Stoking the Embers
Wintering with St. Brigid, beets & oranges - Jan. 8, 2020
Dear friends of Bare Bones,
While the year may be new on the Roman calendar, it’s still the heart of winter. Many dark, cold days ahead before spring’s rebirth (see: mob storms Capitol).
With political change on the horizon, it is a time of promise and — still, somehow — a time of precarious waiting. How are we called to be and create in the heart of what feels like an endless winter?
As descendants of European settlers, our ways of being and creating often rely on force: the human will acting upon and transforming the world around us for our own purposes. While perhaps effective for short-run human gain, it’s a long-run disaster for life at large.
We’ve noticed this mode in the way we make New Year’s resolutions: if only we can will ourselves to drop sugar, or run three days-a-week, or not use Instagram while sitting in traffic, then we will be happy, complete. Bullet journals and tracker apps ready, we charge towards the promised land.
How quickly our resolutions disappear — or simply replace one addiction with another.
(We’ve turned our New Year’s resolutions into New Year’s principles, like “write Bare Bones at the edges of our knowing” instead of “publish four times a month.” Learn more through Kathleen Smith’s article, linked at the bottom of this newsletter…)
This month, we’re learning new ways of “wintering,” to borrow a term from Katherine May, asking how we can synchronize our minds and bodies with the cycles and rhythms of the natural world, seeding the earth within and around us so that healing can take root when warmer winds return this spring.
Dale stops by on Wednesday morning — just hours before rioters storm the Capitol — with a five pound bag of navel oranges. They’re from his friends at the Johansen biodynamic ranch in California. As CEO of Lake Winds Natural Food Co-ops, Dale seeks out independent farmers who practice regenerative agriculture, restoring lands, communities, and human health.
The oranges are a gift, a tart, sweet lift on an otherwise bleak day for our country. Peeling and segmenting the oranges is an excuse to step away from my screens.
The oranges glow in my hands like embers, sparking the image of Bridgid, Celtic goddess of field and hearth. As I peel, I envision ancient Celtic women stoking their hearths on cold mornings like these, to awaken the flame for another day of work. They would have “smoored” the embers with ash the night before, bringing the embers low, but not out, to preserve them through the night.
Food is the currency of trust, a crucial bond in the human family. Its lack is a wound on full display in the day’s events. Dale’s gift is a balm, connecting me to his friend’s California ranch, its broad-shouldered orchards casting warmth into my Midwestern kitchen. It’s as though Brigid, who blesses the fields, thresholds, and hearths, is present in this offering, balancing light and dark, tart and sweet, rough peel and tender flesh. These tensions ignite my creativity, and I fetch my knife and a basket of beets I bought last week at the market. Brigid is also a goddess of poetry.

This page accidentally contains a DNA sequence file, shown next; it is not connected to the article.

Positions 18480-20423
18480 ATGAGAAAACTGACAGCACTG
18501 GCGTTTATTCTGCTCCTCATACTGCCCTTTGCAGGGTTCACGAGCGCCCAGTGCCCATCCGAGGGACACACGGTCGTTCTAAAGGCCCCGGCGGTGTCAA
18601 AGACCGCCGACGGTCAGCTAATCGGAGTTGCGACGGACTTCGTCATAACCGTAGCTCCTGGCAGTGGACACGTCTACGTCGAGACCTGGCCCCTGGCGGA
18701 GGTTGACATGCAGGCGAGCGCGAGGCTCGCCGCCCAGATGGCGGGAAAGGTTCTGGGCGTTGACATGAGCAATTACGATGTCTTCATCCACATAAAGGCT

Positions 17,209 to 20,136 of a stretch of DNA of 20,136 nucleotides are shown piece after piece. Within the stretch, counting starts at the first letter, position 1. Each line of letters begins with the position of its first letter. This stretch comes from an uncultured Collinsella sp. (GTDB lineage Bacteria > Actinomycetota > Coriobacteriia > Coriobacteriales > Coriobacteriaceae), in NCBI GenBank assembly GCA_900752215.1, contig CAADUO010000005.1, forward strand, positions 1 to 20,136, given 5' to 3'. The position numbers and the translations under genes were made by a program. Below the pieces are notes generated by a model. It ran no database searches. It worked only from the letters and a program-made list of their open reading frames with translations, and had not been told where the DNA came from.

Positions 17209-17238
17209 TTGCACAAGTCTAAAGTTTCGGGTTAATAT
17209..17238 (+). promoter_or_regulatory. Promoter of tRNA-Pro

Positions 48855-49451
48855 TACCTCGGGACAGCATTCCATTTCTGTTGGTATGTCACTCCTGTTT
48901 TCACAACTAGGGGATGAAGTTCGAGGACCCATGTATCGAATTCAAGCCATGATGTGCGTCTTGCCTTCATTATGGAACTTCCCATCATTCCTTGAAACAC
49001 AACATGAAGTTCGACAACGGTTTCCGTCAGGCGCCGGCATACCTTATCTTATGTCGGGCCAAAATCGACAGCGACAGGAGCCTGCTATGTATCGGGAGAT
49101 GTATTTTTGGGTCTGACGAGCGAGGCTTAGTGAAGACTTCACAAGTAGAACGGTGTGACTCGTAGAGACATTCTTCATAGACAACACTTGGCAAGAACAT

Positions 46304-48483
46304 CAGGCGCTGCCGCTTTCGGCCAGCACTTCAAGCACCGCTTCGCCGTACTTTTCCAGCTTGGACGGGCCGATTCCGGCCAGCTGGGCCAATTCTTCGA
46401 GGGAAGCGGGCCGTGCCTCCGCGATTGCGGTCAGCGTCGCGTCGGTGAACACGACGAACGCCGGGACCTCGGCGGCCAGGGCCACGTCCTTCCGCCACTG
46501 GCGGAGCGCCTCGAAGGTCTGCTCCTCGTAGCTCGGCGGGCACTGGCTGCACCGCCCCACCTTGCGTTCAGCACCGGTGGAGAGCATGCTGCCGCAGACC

The recent Grand Conjunction in the night sky is a rare confluence of opposites: Jupiter, the planet of expansion and freedom, and Saturn, the planet of discipline and structure. Creativity requires both, and cooking is a poetry that beckons the earth back into our bodies.
And so, I offer this simple dish of earthy, local beets and celestial oranges from distant lands as a small gift to you. May it ground and enliven your body, mind and soul during this time of pain and uncertainty.
Beet and Orange Salad
Serves 4 to 6
2 beets, scrubbed
2 large navel oranges, peeled
1 large handful dark greens
2 tablespoons orange juice
1 tablespoon lemon or lime juice
3 tablespoons hazelnut or olive oil
1 teaspoon honey, to taste
Salt and freshly ground black pepper to taste
In a preheated 350 degree oven, roast the beets until tender, about 1 hour. Remove and allow to cool enough to handle. Peel the beets and slice ¼-inch thick. Slice the oranges into wheels, then halves.
Arrange a bed of greens on a plate and then pile the beets and oranges on top.
In a small dish, whisk together the orange juice and lemon juice, then whisk in the oil, then honey to taste. Drizzle over the oranges and beets and season with salt and pepper.
What’s nourishing us this week:
Break the Cycle of New Year’s Resolution Disappointment: Why therapists recommend principles over resolutions - Kathleen Smith (Forge)
Tending Brigid's Flame: Awaken to the Celtic Goddess of Hearth, Temple, and Forge - Lunaea Weatherstone
What If You Could Do It All Over? The uncanny allure of our unlived lives - Joshua Rothman (The New Yorker)
What Now? The different ways we change, build, form, or adapt what we believe and how we live when we want to find what is next - The Liturgists Podcast
Thanks for being here! This year, we’re aiming to publish like this once each week, with a meditation, a recipe, and “what’s nourishing us.” At the end of each month, we’ll publish a longer newsletter with interviews, original reporting, and guest posts.
Beth and Kip